Use the CREATE FUNCTION statement to create a user-defined function, to register an external function, or to write and register an SPL function.

This statement is an extension to the ANSI/ISO standard for SQL.


           |    (1)       |  |  (2)    |
           '-OR REPLACE---'  '-DBA-----'   
             '-IF NOT EXISTS-'            |                            (3) |     
                                          '-| Routine Parameter List |-----'     

             '-IF NOT EXISTS-'            |                            (3) |     
                                          '-| Routine Parameter List |-----'     

   |                        (4)                                      |   
   '-| REFERENCING Clause |------FOR -+--------------+--table_object-'   

>--| Return Clause |------+---------------------------------+--->
                          |                             (6) |   
                          '-SPECIFIC--| Specific Name |-----'   

   |       .-,------------------------.   |  '-;-'   
   |       V                      (7) |   |          
   '-WITH(---| Routine Modifier |-----+-)-'          

      (8)                      (9)                               
>--+-------| Statement Block |-----------------+--END FUNCTION-->
   |  (10)                                 (11) |                 
   '-------| External Routine Reference |------'                 

   |           .-,----------------------. |   
   |           V                   (12) | |   
   '-DOCUMENT----| Quoted String |------+-'   

   '-WITH LISTING IN 'pathname'-'   
Element Description Restrictions Syntax
function Name of new function that is defined here You must have the appropriate language privileges. See GRANT statement and Overloading the Name of a Function. Identifier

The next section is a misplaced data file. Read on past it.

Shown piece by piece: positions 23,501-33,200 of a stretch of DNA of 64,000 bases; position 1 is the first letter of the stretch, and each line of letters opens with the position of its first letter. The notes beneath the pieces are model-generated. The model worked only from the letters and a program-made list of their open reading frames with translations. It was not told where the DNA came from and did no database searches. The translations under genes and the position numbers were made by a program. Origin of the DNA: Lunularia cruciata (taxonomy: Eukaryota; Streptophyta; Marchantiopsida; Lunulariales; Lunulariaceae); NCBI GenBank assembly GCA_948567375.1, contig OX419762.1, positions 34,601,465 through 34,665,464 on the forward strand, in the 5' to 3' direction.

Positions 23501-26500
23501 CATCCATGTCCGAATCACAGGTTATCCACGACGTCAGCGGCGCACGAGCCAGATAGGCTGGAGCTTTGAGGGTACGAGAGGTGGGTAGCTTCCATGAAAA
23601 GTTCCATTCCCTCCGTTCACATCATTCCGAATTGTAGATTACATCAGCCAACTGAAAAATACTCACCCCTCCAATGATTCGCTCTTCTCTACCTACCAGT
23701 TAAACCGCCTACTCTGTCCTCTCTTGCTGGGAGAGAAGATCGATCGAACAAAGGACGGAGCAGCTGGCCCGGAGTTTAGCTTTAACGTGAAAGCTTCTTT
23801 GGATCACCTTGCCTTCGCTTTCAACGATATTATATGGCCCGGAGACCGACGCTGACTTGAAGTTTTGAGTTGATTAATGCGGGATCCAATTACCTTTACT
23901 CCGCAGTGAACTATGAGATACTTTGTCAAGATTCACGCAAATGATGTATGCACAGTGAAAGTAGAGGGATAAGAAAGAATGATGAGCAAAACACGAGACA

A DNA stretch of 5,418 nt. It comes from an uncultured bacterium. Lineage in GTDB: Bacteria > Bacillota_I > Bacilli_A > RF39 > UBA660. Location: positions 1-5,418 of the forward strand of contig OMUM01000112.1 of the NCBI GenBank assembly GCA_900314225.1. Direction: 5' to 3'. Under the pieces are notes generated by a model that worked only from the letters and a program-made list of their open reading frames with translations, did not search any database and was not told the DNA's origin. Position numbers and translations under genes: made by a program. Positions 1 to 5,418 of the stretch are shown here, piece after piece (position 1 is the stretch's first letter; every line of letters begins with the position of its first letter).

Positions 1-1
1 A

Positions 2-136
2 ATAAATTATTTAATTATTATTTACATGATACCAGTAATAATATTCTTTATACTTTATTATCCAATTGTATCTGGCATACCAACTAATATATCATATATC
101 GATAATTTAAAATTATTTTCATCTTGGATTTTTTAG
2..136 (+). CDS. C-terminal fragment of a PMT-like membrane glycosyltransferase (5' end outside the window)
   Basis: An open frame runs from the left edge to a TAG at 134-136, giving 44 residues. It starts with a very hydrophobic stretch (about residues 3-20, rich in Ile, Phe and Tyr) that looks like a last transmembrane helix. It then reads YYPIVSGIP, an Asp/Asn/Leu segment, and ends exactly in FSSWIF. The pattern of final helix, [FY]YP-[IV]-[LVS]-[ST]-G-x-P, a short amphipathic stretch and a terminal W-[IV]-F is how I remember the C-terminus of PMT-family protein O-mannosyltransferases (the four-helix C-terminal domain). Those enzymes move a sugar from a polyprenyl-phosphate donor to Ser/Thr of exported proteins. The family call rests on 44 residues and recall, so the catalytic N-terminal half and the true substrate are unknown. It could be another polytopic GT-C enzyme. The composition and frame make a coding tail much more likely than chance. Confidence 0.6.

owner Owner of table_object Must own table_object Owner name
pathname Pathname to a file in which compile-time warnings are stored The specified pathname must exist on the computer where the database resides The path and filename must conform to your operating-system rules.
table_object Name or synonym of the table or view whose triggers can call function Must exist in the local database Identifier
Tip: If you are trying to create a function from text of source code that is in a separate file, use the CREATE FUNCTION FROM statement.


HCL OneDB™ supports user-defined functions written in these languages:
  • The HCL OneDB stored procedure language (SPL).
  • One of the external languages (C or Java™) that HCL OneDB supports (external functions).

When the IFX_EXTEND_ROLE configuration parameter is set to ON, only users to whom the DBSA grants the built-in EXTEND role can create external functions. Additional requirements for using the CREATE FUNCTION statement are identified in the topic Privileges necessary for using CREATE FUNCTION.

How many values a function can return is language-dependent. Functions written in SPL can return one or more values. External functions written in the C or Java languages must return exactly one value. But a C function can return a collection type, and external functions in queries can return additional values indirectly from OUT parameters (and for the SPL and Java languages, from INOUT parameters) that HCL OneDB can process as statement-local variables (SLVs).

Return values from OUT and INOUT parameters of an SPL function can be processed as SLVs. You can also use local variables or parameters of an SPL routine to retrieve values from SPL or C routines that have OUT or INOUT parameters.

For information about how this document uses the terms UDR, function, and procedure, as well as recommended usage, see Relationship Between Routines, Functions, and Procedures and Using CREATE PROCEDURE Versus CREATE FUNCTION.

In ESQL/C, you can use a CREATE FUNCTION statement only within a PREPARE statement. If you want to create a user-defined function for which the text is known at compile time, you must put the text in a file and specify this file with the CREATE FUNCTION FROM statement.

If you include the optional IF NOT EXISTS keywords, the database server takes no action (rather than sending an exception to the application) if a function of the specified name is already registered in the current database. (Because the identifier of a function can be overloaded, it might be unnecessary to include these keywords, if the database server can resolve the argument list of the new function as different from that of any other function of the same name in the current database.)

Functions use the collating order that was in effect when they were created. See SET COLLATION statement for information about using non default collation.